Why Apple’s new M1 Macs look the same


Apple has released the first of its new Macs with the company’s custom-designed M1 Arm processor. But you’d never know it by looking at the new MacBook Air, MacBook Pro, or Mac mini, which all look virtually identical to their Intel-based predecessors.

And that decision feels like a deliberate one. Apple made some big internal changes here, including a new logic board and a fully integrated system-on-a-chip (SoC) that replaces most of the discrete components within these new Macs. It would have been relatively easy to introduce more substantial external changes along with it.

The fact that Apple didn’t make changes speaks to the way Apple wants you to perceive these computers. The hardware may be new, but the new Macs are still, well, Macs. Pick up a new MacBook Pro or MacBook Air, and it still looks like you’d expect. The design, the keyboard, even the broad macOS software (barring a few UI changes in Big Sur) are all familiar to anyone who’s ever used a Mac. There’s no radical new form factor, no Face ID login system — not even a touchscreen.

The indication here is that Apple is easing into the switch to Arm and still wants everyone to think of these as Macs first and foremost. These are still MacBooks and Mac minis, not an iPad with a keyboard or without a display.

Image: Apple

Instead of a revolutionary new design, the changes that Apple is promising (at least to start) are improved performance and battery life — two areas that can make a profound impact on the day-to-day experience with a computer. If all Apple does is actually deliver on all-day battery life and faster exports for Final Cut Pro, it’ll have already succeeded in surpassing the old models.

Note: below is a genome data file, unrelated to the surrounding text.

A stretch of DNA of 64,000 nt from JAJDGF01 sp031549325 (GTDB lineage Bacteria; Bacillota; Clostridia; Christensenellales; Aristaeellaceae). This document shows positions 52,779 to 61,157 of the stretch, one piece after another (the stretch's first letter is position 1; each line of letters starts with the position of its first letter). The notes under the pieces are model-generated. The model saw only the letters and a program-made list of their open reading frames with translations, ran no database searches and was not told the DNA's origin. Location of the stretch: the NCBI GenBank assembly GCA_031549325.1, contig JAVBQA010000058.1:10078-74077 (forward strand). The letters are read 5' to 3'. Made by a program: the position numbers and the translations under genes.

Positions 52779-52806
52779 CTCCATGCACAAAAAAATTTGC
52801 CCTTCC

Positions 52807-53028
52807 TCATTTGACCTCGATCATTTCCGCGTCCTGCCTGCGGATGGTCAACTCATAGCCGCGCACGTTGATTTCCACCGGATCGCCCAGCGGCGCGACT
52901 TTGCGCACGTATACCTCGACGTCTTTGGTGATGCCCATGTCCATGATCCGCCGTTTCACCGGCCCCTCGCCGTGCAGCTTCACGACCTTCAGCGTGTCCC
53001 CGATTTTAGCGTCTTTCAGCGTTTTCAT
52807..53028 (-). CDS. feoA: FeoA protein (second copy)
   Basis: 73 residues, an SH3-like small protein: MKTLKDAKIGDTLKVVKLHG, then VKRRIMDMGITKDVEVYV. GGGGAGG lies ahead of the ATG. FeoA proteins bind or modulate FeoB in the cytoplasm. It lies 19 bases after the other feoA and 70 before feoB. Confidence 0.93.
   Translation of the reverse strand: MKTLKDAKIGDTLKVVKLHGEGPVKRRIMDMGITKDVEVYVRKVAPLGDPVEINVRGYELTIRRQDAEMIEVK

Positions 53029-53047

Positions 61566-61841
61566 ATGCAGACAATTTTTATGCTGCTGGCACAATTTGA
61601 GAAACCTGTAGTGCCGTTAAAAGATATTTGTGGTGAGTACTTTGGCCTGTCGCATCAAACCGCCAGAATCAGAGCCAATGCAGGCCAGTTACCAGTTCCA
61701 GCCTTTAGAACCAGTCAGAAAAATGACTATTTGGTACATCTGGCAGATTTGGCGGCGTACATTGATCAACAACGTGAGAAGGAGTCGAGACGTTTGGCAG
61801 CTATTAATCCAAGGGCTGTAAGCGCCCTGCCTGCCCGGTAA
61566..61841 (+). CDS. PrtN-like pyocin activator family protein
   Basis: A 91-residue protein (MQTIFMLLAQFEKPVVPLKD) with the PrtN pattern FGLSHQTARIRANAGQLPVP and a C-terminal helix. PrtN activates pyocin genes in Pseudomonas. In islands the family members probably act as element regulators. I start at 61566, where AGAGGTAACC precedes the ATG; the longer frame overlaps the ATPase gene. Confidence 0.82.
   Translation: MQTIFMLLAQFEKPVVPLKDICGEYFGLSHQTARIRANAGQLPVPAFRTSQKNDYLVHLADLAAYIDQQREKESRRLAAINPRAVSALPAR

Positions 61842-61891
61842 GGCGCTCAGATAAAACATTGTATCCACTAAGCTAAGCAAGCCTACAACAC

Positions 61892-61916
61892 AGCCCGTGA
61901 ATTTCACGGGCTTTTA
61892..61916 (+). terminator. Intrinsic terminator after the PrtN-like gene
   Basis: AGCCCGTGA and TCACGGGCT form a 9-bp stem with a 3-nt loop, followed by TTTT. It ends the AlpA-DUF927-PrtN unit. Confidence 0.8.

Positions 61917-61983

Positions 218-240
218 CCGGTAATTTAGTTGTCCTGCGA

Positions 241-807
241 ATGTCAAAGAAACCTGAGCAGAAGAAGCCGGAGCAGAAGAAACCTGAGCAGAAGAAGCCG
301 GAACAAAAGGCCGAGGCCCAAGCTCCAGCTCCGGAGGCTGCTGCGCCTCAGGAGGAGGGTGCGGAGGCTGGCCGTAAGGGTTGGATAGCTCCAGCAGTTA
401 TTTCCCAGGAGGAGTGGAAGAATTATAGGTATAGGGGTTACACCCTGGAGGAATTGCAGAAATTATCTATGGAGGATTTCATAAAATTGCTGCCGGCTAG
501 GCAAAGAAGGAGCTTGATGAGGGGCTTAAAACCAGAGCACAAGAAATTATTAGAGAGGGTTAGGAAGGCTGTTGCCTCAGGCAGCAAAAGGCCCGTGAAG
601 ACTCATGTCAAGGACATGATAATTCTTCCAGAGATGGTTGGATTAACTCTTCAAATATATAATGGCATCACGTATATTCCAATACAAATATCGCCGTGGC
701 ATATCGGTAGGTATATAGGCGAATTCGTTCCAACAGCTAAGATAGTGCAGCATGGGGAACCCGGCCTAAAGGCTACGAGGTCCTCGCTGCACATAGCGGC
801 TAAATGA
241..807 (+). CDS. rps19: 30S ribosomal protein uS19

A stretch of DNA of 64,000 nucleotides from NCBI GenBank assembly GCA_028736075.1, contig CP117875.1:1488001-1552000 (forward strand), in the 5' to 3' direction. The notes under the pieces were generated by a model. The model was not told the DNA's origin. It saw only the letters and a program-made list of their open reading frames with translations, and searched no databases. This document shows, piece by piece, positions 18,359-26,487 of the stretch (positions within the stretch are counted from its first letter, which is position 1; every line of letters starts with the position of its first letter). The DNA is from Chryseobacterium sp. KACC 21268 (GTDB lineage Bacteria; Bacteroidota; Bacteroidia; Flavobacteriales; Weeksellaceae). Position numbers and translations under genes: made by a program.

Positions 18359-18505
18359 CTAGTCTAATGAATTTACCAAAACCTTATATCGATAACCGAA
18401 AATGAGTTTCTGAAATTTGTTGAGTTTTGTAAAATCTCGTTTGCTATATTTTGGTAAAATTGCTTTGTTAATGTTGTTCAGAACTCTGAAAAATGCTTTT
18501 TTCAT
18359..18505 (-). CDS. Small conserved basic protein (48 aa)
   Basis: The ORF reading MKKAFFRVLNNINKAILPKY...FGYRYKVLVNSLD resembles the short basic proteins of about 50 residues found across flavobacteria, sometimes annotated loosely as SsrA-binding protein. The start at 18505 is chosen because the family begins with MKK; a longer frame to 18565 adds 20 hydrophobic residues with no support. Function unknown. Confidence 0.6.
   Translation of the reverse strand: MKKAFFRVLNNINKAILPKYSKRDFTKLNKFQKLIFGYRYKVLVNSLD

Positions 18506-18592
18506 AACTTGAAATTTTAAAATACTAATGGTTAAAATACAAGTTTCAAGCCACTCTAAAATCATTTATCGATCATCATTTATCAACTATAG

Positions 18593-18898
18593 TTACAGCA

Simply put, the biggest issue with the current crop of MacBooks hasn’t been that the aluminum design wasn’t sleek enough. It’s almost encouraging to see that Apple is focusing on making the new lineup work well before it starts iterating again on making them look well, too.

Apple, too, is coming off its best quarter ever for the Mac, with $9 billion in sales of its computers (which it sold even with customers aware of the fact that Apple was on the verge of launching its first Arm-based models). Apple doesn’t need to introduce new designs for newness’s sake. As the saying goes, “if it ain’t broke, don’t fix it,” and right now, it seems that both Apple and customers are pretty pleased with the current Mac designs.

Besides, bigger changes are likely going to come to the Mac lineup at some point in the future. Apple does lag on some aspects of modern laptop design, like smaller display bezels, flexible form factors, and the aforementioned touchscreen. (The Touch Bar certainly does not count.) The current 13-inch design that Apple’s used on the MacBook Pro and MacBook Air are years old. And there are already rumors of bigger screens, new Mini-LED technologies, and more.

Image: Apple

The cycle actually looks similar to Apple’s last major architecture change. Back when Apple switched from PowerPC chips to Intel in 2006, the first laptops and desktops released with the new chips looked almost identical to the ones that came before. Newer, sleeker models that benefited from the new capabilities of the Intel chips soon followed: the aluminum iMac in 2007, the unibody MacBook Pro and the ultra-thin MacBook Air in 2008, the slimmed-down Mac mini in 2010.

But it took Apple time to get to the point where it was ready to release those redesigned Macs. Time for developers to figure out how they were handling new software changes for the new architecture. And time for the rest of us to build the confidence in the new chips, with the guarantee that the apps that we needed would be ready and that our new computers would work well.

By keeping the design the same, Apple can ease more gently into the new M1 chips — making these models more of a bridge between the Intel Macs that came before and whatever Apple has waiting in the future. There are also a lot of limitations around the new Apple silicon chips that Apple still seems to be working on, like support for more than 16GB of RAM or discrete and external GPUs, that the company probably needs to solve before it starts tinkering with new designs.

It’s definitely too early to tell what the next next-gen Macs might look like. But if Apple can deliver on the performance and power promises that it’s already started with — and to be clear, that’s something very much up in the air at this point — then the future of the Apple silicon hardware seems like it’ll be pretty bright.



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